Howdy everybody (of course, it's hard to realize you're part of an "everybody" since I've BCCed you all--and why you may ask? so your precious e-mail address doesn't fall into the wrong hands. no need to thank me: just looking out for those I care about. and you as well. ha ha. laugh along with me at that witty remark. okay, don't. fine. see if I care),

I was going to send some attachment that was sent to me where it's a wilderness picture but where there's faces hidden in the structure of the rocks and trees, and there's some sort of scale for judging how observant you are by how many of the faces you can find. But the text accompanying the picture has atrocious grammar, and everybody at work to whom I sent it found all the faces without difficulty, so either we were all amazingly perceptive or the average person is just really stupid. Personally, I think it's both, but I digress. Anyway, rather than waste the valuable time of the people on dial-up modems, I didn't bother including the picture. You would have found all faces anyway, so just go ahead and feel good about yourself.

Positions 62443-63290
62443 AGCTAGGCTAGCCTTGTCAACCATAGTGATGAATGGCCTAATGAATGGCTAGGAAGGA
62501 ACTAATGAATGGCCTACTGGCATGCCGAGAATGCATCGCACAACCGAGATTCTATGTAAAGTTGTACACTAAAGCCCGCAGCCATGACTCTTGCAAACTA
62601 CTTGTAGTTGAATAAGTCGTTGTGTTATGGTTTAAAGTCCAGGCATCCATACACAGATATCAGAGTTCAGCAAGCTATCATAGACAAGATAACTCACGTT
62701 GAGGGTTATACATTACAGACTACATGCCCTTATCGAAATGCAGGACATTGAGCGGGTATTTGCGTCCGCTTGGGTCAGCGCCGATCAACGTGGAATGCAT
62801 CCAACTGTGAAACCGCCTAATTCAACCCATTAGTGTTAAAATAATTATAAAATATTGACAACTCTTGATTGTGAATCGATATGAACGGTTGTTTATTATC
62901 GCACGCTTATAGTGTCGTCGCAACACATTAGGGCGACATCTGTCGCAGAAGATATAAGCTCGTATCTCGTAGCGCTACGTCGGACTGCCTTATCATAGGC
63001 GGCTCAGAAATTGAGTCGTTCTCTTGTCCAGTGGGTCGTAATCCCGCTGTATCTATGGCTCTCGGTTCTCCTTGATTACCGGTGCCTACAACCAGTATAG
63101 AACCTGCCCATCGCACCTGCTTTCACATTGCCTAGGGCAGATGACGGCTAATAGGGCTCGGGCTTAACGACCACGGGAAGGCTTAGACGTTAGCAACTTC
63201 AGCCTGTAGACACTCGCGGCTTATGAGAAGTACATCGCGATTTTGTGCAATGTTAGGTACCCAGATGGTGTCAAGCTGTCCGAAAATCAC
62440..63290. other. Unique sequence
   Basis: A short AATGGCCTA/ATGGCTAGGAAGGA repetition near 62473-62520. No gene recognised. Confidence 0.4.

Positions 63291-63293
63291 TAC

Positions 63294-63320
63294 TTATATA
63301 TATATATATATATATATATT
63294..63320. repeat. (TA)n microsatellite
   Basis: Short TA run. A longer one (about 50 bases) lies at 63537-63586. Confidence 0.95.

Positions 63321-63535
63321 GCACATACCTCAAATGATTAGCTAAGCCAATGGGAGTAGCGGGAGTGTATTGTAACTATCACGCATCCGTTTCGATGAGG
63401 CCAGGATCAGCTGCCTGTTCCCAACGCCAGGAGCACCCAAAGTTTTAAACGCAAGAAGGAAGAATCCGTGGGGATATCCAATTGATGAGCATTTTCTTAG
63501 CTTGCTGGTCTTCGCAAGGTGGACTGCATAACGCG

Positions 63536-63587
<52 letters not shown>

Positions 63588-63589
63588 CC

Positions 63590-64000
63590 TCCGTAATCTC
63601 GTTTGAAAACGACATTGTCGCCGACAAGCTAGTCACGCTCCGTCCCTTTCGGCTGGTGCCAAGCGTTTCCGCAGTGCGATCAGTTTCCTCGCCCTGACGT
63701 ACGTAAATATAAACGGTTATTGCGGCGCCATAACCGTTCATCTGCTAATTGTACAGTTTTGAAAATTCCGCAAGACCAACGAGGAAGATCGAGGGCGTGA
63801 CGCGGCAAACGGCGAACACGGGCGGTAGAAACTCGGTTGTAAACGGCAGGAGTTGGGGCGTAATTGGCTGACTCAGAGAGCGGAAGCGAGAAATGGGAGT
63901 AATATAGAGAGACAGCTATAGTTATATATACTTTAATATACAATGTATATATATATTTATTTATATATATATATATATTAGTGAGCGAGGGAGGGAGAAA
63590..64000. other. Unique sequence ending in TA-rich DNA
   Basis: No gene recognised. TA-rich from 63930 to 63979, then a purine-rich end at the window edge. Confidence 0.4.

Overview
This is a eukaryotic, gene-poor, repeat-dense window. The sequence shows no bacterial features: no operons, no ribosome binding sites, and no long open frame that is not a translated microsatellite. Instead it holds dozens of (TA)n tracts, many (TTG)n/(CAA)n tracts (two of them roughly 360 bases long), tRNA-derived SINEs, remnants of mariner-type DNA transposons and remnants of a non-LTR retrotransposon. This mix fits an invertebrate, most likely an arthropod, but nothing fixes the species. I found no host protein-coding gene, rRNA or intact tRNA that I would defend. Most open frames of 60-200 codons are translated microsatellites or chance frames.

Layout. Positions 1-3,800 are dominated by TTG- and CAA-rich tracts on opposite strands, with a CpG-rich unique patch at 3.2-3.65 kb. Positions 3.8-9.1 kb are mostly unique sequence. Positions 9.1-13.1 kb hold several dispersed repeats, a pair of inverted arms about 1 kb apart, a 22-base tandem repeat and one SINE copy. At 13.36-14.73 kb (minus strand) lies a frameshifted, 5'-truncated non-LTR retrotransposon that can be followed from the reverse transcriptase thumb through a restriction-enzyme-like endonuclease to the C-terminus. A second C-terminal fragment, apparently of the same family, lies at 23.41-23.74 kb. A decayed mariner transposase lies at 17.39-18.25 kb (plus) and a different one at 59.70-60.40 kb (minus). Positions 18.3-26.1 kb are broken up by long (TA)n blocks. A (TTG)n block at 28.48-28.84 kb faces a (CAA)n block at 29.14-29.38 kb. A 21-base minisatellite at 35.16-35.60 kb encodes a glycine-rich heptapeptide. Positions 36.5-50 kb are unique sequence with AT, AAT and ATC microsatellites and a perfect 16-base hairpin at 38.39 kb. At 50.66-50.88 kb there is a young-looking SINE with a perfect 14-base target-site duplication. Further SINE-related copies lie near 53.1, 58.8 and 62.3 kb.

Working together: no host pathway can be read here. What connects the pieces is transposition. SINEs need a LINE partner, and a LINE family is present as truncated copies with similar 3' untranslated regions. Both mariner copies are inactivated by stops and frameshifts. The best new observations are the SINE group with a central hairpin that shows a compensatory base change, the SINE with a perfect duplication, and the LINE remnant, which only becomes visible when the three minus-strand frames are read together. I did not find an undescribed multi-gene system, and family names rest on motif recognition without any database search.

Okay, here's the lamest e-mail quiz ever (I thought it up myself): Suppose you are a calendar manufacturer--er, printer. Yes, that makes more sense. Anyway, suppose you wish to make up templates for all the possible different configurations of years (not individual months, but the 12 continuous months that make up a year--yeah, I'm having a hard time describing this, but just go with it, okay?). So each template would go from January 1 - December 31. Now, here's the question: how many templates would you need to cover every possibility?

Anybody who made any heads-or-tails of that and wishes to offer a guess should reply to this message. (You're really going to kick yourself if you get it wrong.)